It’s the attempt to wake people up from their preconceptions and show them something surprising.  But you know the way to really shock people.  Dwell on the manger.  Make a determined effort to look down on Jesus.  And proclaim that here – right here – is the true and living God.  That’ll wake em up from their preconceptions.

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A Repost

6 Christ Jesus, being in very nature God, did not consider equality with God something to be grasped, 7 but made Himself nothing, taking the very nature of a servant, being made in human likeness. 8 And being found in appearance as a man, He humbled Himself and became obedient to death–even death on a cross! 9 Therefore God exalted Him to the highest place and gave Him the name that is above every name, 10 that at the name of Jesus every knee should bow, in heaven and on earth and under the earth, 11 and every tongue confess that Jesus Christ is LORD, to the glory of God the Father.  (Phil 2:6-11)

Divine humility.  Sounds contradictory?  You don’t understand Christmas.

Jesus Christ, existing in the form of God, made a judgement.  That’s right.  Before Christmas morning, Jesus took a decision.  (btw, v6 is proof that it’s ok to call the pre-incarnate Son ‘Jesus’ – but that’s for another time…)

Now you didn’t decide to get born.  I’m guessing if you had been offered the chance to get born, you’d have taken it.  But Jesus had to choose to get born.  And I promise you, if you were in His shoes, you’d never have chosen what He chose.  If you were in very nature God, surrounded by the worship of heaven, able to do whatever you pleased, you would not have chosen what Jesus chose.  Because this is how Jesus considered things:  Being in very nature God, He chose not to grasp at His power or to exploit it.  Instead He chose total self-emptying.  He chose servanthood.  He chose to humble Himself.  He chose obedience.  He chose death.  He even chose the death of the cross – lifted up as an accursed thing.  That was Jesus’ consideration – being the God that He was.

Question:  Would you have chosen that?

Answer:  No.  Every day I fail to give up even the smallest of comforts.  Let alone to give up my very life!  Let alone to suffer godforsaken hell – and that for enemies!  Would I have chosen this path?  No!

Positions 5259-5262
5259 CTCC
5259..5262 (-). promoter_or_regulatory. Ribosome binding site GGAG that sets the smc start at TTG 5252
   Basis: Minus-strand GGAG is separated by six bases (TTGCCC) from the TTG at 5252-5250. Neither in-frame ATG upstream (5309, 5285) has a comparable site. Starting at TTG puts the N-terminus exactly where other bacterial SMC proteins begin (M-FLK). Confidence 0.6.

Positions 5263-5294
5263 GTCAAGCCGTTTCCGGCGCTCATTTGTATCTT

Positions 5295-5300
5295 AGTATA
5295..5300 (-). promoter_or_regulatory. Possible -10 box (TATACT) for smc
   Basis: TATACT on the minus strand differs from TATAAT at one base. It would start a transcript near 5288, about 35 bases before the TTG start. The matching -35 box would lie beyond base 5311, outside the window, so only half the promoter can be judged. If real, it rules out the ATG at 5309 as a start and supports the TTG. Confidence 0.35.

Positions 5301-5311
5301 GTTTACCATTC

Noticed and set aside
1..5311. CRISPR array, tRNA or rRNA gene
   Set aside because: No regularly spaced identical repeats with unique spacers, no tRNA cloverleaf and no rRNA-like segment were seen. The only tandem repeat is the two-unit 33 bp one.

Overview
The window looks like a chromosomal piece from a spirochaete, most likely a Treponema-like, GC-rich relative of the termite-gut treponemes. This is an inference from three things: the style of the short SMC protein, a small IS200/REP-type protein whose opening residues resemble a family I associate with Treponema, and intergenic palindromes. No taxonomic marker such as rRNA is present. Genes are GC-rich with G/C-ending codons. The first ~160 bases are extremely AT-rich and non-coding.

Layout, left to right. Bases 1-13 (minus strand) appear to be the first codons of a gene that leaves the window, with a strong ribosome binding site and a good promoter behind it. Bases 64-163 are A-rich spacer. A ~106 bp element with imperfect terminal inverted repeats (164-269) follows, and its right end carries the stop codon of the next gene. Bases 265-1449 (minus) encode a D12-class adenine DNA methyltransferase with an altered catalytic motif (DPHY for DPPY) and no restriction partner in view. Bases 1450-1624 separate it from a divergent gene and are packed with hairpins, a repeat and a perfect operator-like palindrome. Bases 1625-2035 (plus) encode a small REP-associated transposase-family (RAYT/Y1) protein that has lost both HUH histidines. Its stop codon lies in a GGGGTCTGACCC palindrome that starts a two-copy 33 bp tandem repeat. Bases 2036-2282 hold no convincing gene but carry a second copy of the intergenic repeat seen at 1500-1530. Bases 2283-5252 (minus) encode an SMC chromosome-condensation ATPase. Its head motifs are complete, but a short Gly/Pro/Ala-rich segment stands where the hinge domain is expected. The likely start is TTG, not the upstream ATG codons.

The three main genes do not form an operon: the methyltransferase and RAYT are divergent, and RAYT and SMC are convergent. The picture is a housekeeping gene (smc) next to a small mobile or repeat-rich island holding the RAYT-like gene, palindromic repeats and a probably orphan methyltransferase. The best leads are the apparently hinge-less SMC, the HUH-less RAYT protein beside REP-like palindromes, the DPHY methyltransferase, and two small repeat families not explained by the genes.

Question:  Well if Jesus did make this choice, did that stop Him from being in very nature God?

Answer:  By no means!  He is ongoingly, continually ‘in very nature God’.

Question:  Well then, is Jesus’ self-emptying a major detour from His glory in the form of God?

Answer:  No this is what equality with God actually looks like!  This is the very expression of the Father’s glory – not exploiting but emptying.

Since He is in the form of God so He took to Himself the form of a slave!  And in this self-emptying He shows what true equality with God looks like.  It looks like the crib and the cross!

Christmas morning and Good Friday are not detours from the glory of God.  They show us that divine glory at full strength.  In eternity Jesus made this consideration.  He chose His history as the incarnate Servant to be that which truly expresses His equality with God.  And the Father affirms this choice – hyper-exalting He who hyper-humbled Himself.  And into all eternity we will gladly serve the Servant.  (And don’t forget, He will serve us! Luke 12:37!)

Implication:  The baby in the manger, the victim on the cross – this is what it means to be in very nature God.

What is God’s nature?  Don’t simply look to the crown.  Look to the crib and to the cross.  God’s nature is disclosed as one of utter self-giving.  Divine humility.



A sermon by Darrell Johnson on this passage (one of my favourite sermons ever!)


See other Christmas posts here.

And of course the ultimate Christmas sermon:


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I’ve only caught snatches of the BBCs Nativity, but two scenes interested me.

When Gabriel appears to Mary he doesn’t tell her the news.  There are no words from on high here.  No, no, that would be oppressive and authoritarian.  Instead he invites Mary to look within to the Holy Spirit, and the Spirit gives her an experience of the truth.  A very modern (or should that be ‘post-modern’) take on revelation.

And faith?  Well the Magi (from a very brief viewing) seem pretty much in the dark about the whole thing.  Only one of them has any kind of certainty about what they are seeking.  And even he keeps his cards close to his chest.  They seem a lot more sure about the astronomy than about the Child.  And what really matters is the journey.

Now, back to preparing our own nativity…



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Thou who wast rich beyond all splendour,
All for love’s sake becamest poor;
Thrones for a manger didst surrender,
Sapphire-paved courts for stable floor.
Thou who wast rich beyond all splendour,
All for love’s sake becamest poor.

Thou who art God beyond all praising,
All for love’s sake becamest man;
Stooping so low, but sinners raising
Heavenward by thine eternal plan.
Thou who art God beyond all praising,